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There is one major compelling reason for ditching annual reviews which is not included here - they have a negative effect on motivation, and leave many people feeling undervalued and under appreciated. Many traditional systems use a 1-5 rating scale where 3 is classed as "good solid performance". The bulk of people will get between a 3 and a 4 (that's the reality of normal distribution curves), however the experience of being told you are a 3 performer when you feel you have performed well all year is highly demotivating. So a typical review ends with the employee feeling under appreciated, and the manager feeling crap as well because (like most people) they hate conflict and emotional discomfort. So a classic lose-lose scenario. In my experience ditching the annual review system predominantly does good, although only if it is superceded by something that builds strong connection between leader and employee, or employee and other employees. Netflix are an early adopter of doing this, but there are some really interesting case studies emerging as more and more organisations bring a more enlightened approach to their people practices. Great article and thanks!
I worked in an org that also used start/stop/continue. It was equally as useless and one-way (but now coming from multiple sources). Colleagues often don't have clear visibility of goals/full range of performance/deliverables so respond based on their one-dimensional/subjective view of how the individual being assessed had helped them achieve THEIR goals. This system became equally redundant and demotivating when colleagues used it as a chance to assassinate an individual - who then had no way of responding back to comments, creating ill-feeling. So it still requires a process and feedback mechanism and a link back to goals and a "line manager" input.
Why ditching performance reviws is a stupid idea:
Annual appraisals do have a place, however I have found that they are often used incorrectly especially if you are led by an authoritarian person who does not take kindly to knowledgeable, open minded individuals.
Some use it as a means of getting back at employees knowing that there is such a long and tedious process of resolving the nonsensical / inaccurate assessments they make of others based on their personal insecurities and lack of the world view.
I am all for stop, start and continue type of discussions and these should also include some substantiation because it is all very well for you telling others to stop /start / continue but if they are not told why then this exercise will be as redundant as the traditional non-productive performance reviews many a companies still hold on to.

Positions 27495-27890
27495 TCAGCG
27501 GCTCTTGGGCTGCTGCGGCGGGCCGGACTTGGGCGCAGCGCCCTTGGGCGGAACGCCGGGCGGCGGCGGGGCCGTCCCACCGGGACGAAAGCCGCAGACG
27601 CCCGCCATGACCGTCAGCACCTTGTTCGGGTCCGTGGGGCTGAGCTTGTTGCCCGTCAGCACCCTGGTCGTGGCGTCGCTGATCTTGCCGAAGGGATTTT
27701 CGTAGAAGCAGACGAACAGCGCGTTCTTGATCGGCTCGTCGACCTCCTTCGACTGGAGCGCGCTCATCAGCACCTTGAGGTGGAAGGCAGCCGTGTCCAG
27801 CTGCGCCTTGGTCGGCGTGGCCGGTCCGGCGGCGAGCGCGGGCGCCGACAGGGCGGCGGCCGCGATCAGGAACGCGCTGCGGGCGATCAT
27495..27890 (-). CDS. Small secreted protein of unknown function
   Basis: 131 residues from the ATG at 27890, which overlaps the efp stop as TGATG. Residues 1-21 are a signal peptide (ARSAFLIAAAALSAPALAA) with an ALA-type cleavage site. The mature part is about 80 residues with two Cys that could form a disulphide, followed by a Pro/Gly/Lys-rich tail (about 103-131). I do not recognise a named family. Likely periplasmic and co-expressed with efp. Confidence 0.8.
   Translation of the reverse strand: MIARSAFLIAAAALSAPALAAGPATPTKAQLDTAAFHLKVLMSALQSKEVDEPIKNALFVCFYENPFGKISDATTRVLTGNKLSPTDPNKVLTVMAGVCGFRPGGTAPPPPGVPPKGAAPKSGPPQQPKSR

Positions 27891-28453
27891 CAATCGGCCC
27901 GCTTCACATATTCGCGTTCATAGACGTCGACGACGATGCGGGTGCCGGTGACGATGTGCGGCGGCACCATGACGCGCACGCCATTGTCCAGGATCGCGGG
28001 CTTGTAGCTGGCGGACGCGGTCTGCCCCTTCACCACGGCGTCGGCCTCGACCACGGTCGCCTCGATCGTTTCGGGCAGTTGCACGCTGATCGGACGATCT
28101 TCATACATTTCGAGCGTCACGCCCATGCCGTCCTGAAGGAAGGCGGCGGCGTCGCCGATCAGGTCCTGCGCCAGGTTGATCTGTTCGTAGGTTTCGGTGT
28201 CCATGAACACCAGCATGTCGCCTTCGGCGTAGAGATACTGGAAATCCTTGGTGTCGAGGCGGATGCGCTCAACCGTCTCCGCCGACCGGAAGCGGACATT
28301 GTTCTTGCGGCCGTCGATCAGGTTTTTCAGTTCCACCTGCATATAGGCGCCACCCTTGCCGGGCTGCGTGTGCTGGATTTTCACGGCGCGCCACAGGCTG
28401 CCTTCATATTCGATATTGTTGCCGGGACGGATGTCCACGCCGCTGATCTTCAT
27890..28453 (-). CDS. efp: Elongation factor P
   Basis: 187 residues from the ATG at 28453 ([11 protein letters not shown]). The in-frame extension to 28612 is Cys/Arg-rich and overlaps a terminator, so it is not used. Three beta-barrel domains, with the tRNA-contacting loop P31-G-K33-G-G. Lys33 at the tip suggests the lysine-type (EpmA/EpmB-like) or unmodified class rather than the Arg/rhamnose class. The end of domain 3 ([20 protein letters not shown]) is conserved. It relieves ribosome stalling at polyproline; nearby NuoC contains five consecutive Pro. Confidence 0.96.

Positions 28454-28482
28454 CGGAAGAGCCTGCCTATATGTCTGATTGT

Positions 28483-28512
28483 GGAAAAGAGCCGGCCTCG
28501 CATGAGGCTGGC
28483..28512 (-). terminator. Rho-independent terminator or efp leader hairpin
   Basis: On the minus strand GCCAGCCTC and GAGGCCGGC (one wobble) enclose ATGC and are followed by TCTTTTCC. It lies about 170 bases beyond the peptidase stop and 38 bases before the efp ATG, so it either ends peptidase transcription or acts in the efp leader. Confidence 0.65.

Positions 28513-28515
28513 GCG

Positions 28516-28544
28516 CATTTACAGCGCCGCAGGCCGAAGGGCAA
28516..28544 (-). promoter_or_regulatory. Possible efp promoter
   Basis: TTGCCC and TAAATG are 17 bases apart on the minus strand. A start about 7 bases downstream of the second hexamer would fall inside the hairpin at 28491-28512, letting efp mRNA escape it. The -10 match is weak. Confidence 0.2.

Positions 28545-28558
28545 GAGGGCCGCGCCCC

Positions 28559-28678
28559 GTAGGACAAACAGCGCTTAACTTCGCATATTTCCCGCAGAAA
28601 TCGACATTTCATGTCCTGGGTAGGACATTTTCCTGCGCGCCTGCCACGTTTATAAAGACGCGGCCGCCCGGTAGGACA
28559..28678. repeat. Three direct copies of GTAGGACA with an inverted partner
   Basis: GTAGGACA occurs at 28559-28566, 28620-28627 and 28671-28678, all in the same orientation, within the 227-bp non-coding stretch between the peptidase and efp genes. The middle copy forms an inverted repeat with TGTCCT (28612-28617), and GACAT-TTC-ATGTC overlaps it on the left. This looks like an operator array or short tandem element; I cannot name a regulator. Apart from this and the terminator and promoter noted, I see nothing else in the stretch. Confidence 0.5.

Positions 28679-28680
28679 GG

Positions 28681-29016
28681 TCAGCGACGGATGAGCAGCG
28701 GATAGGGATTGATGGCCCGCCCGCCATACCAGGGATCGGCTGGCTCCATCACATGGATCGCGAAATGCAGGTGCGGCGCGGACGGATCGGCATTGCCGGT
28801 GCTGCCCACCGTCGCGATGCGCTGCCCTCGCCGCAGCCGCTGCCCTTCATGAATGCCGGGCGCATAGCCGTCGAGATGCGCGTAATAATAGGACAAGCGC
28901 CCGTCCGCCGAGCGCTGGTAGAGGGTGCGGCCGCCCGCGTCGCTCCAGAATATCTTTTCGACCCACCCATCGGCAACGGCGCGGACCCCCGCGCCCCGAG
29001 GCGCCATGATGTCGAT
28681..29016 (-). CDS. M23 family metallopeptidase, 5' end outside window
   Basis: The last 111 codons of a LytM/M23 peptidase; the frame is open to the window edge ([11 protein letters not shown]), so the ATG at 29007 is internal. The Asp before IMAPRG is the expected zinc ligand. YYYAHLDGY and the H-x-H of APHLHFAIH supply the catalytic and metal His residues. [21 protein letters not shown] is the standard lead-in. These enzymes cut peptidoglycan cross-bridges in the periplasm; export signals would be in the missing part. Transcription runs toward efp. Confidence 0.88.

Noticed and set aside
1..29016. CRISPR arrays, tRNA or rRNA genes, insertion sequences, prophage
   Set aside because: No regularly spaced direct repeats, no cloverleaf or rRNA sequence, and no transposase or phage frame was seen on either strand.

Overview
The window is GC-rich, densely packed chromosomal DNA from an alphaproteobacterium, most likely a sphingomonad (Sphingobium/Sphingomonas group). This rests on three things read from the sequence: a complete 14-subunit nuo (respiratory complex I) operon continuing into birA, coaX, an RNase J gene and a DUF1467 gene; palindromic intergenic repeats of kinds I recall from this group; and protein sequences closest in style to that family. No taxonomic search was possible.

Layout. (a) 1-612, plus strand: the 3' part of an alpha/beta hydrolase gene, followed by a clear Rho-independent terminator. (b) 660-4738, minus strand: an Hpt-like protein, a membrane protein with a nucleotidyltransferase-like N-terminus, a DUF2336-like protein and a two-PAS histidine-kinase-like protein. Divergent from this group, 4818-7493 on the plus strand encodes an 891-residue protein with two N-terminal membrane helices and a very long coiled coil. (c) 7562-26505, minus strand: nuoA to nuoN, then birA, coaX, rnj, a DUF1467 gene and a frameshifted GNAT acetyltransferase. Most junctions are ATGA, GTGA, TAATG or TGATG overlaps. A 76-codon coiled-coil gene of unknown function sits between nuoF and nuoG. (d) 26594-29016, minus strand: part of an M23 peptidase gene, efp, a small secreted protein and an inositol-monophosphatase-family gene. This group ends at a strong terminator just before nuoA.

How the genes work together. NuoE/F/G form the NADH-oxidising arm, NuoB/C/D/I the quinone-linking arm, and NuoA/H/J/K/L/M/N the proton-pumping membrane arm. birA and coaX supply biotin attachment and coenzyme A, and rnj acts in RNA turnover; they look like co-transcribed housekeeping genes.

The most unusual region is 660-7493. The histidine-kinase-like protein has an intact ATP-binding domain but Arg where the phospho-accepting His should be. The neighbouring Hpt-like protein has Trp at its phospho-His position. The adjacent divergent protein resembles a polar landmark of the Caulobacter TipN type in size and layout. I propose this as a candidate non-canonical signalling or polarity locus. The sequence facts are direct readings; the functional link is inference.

As is often the case, it's not the concept of annual reviews that's bad - just the application of them !
Nice article, I wouldn't completely agree that we must get rid of the Annual Performance Appraisal System. I completely agree that the way it is currently done is most organizations is counter-productive and does more harm than good.
I believe we still need a tool or a process to measure employees performance, give them timely constructive feedback, make the process is transparent and record this data for future use. How we do this depends from organization to organization.
Thanks for sharing the article. However, I think it completely misses the point. It says that you need the annual performance review to decide on compensation (there are many other ways to do that) and it says "...unless employees are provided with feedback, they will have no idea of how to get better." Of course, but nobody ever said that we should ditch feedback. The point here is that there are better and much more effective ways to deal with feedback.
Most of us know monopolies are bad. “They have no incentive to deliver better products or to get more efficient.” And if a monopoly can do whatever it likes, the victim is likely to be the customer. If it exists outside an organization, measures can be taken to end that. Within organizations, creating monopolies seems standard practice, but why!?
“It was like being with a parent that didn’t really want us”, says CEO of GE Appliances, Kevin Nolan. He explained: “The one hope everyone had was that Haier bought us because they wanted us, and we were curious to find out what that would mean”. 4 years later, we visited to find out how GEA was doing. Getting to talk to them was harder than we thought: “Our managers and executives are currently working on the assembly lines.” They are doing what!?